Voila! You have overclocked your Intel CPU successfully. Now that you have overclocked your CPU, it is time to perform a proper, extended stress test. Before deciding to use these settings 24/7, it’s important that you confirm the stability as well as the performance improvements in a synthetic benchmark, and your personal use-cases too. We will do that in the stress test and benchmarking section below.
How to Overclock AMD CPU: A Step-by-Step Guide
Once you have finalized your overclocking settings through Ryzen Master, and also confirmed the stability of your CPU, it is a good idea to apply these settings in the BIOS. After doing that, you can uninstall Ryzen Master if needed since your settings will be enforced at the BIOS level.
1. Start by downloading the AMD Ryzen Master utility from this link. You have to scroll all the way down to find the download button. Once you have downloaded it, go through the setup and install it. Next, restart your PC before using Ryzen Master.
2. Next, open Ryzen Master and go to either Profile 1 or Profile 2 options. Remember this is the Ryzen Master Profile you are going to set the overclocks in place with. Now, you will notice there is the option to enable “Auto Overclocking” and “Precision Boost Overdrive” here.
3. You need to turn on Precision Boost Overdrive first, and then click on “Apply & Test” using the button at the bottom. Your system will restart and then Ryzen Master will do a basic stress-test to ensure stability. If your system is stable, go to this section of the guide where we help you perform a proper, 30-minute stress-test and establish performance numbers too. Remember to do this, before continuing this step further.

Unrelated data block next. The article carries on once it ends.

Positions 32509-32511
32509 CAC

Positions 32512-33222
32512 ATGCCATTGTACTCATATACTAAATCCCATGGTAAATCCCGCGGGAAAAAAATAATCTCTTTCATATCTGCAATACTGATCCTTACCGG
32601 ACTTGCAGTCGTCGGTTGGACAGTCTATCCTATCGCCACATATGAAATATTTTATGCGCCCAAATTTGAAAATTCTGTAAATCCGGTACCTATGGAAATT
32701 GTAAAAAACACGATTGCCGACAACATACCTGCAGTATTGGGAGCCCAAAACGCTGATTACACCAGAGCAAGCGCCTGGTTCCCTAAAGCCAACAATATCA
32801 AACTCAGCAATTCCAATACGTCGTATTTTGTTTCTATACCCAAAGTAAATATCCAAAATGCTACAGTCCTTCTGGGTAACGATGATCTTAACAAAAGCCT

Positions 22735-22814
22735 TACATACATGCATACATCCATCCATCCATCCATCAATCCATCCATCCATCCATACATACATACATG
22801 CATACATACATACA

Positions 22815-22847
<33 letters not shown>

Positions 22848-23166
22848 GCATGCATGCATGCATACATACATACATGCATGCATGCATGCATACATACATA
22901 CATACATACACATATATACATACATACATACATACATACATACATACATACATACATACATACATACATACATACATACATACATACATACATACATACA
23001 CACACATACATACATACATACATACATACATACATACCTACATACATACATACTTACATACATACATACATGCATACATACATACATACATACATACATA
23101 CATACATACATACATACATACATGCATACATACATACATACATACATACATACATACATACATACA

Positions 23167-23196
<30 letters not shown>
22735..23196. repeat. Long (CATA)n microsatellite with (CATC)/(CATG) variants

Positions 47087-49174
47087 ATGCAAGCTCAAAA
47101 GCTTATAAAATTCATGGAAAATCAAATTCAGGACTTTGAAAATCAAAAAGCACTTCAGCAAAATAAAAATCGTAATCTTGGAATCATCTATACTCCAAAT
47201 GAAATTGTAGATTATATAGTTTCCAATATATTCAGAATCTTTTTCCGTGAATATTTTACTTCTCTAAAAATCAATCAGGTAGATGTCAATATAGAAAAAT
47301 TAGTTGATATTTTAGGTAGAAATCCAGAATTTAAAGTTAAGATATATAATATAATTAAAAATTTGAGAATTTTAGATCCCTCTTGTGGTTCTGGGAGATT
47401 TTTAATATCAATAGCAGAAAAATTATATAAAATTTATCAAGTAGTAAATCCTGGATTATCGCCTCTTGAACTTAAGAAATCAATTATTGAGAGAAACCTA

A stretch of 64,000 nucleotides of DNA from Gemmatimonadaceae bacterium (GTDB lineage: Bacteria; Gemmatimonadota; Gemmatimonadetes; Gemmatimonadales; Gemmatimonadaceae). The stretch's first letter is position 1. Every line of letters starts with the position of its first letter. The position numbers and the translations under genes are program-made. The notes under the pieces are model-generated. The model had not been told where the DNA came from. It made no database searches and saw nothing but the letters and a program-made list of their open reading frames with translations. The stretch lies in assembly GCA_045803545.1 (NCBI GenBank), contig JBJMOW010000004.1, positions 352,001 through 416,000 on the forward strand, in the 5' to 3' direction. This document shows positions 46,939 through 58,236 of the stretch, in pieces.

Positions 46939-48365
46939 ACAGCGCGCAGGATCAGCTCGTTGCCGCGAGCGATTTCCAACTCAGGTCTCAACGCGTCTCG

4. Now, if turning PBO gives you better performance and your system is completely stable, you can try enabling “Auto Overclocking” as well. Again, after turning it on click on “Apply & Test,” after which the system will restart and Ryzen Master will do a short stress test to ensure the setting’s stability. If it is successful, remember to click “Save Profile” to finalize your OC settings.
Auto OC is an extension of Precision Boost Overdrive and helps you to achieve even faster single-core frequencies. PBO helps in achieving boost clocks more often, and you can get a decent boost in performance when combined with Auto Overclocking. Several users have also seen worse performance compared to stock especially in gaming, so make sure you refer to the benchmarking & stress-testing section of this guide after enabling Auto Overclocking.
In Auto Overclocking, there is also an option called “Boost Override CPU.” You can increase this using the arrows highlighted in the demonstration above but make sure to run a stress test after every incremental increase that you do. You will notice that there are other settings here as well, like PPT, TDC, and EDC. We will explain this if you wish to tune Auto OC or PBO settings further.
- PPT: This refers to Package Power Tracking, and this setting defines the maximum power that can be delivered to your motherboard’s socket, which is where the CPU is installed. You can increase this with increments but remember to stress-test as well before jumping on to the maximum allowed increment. Why does ours say 1000, when Ryzen 3600 has a limit of 65W? That’s because these overclocking features have fully unlocked the power limit.
- TDC: This refers to Thermal Design Current, and this setting defines the maximum amperage to be delivered to your processor by the VRMs of your motherboard, during sustained loads. We recommend that most users leave this setting on default.
- EDC: This refers to Electrical Design Current, and this setting also defines the maximum amps to be delivered to your CPU by the VRMs, but the difference between TDC is that this one applies to short-term workloads. Again, we recommend this setting to be left on default for most users.
3. Congrats! You have now overclocked your AMD CPU. However, some things are left for us to do. After you have the final settings of your overclock in place, go to the stress-test and benchmarking section of this guide where we will use Cinebench R23. It is important to confirm your stability with the extended stress test, before you start using these settings everyday.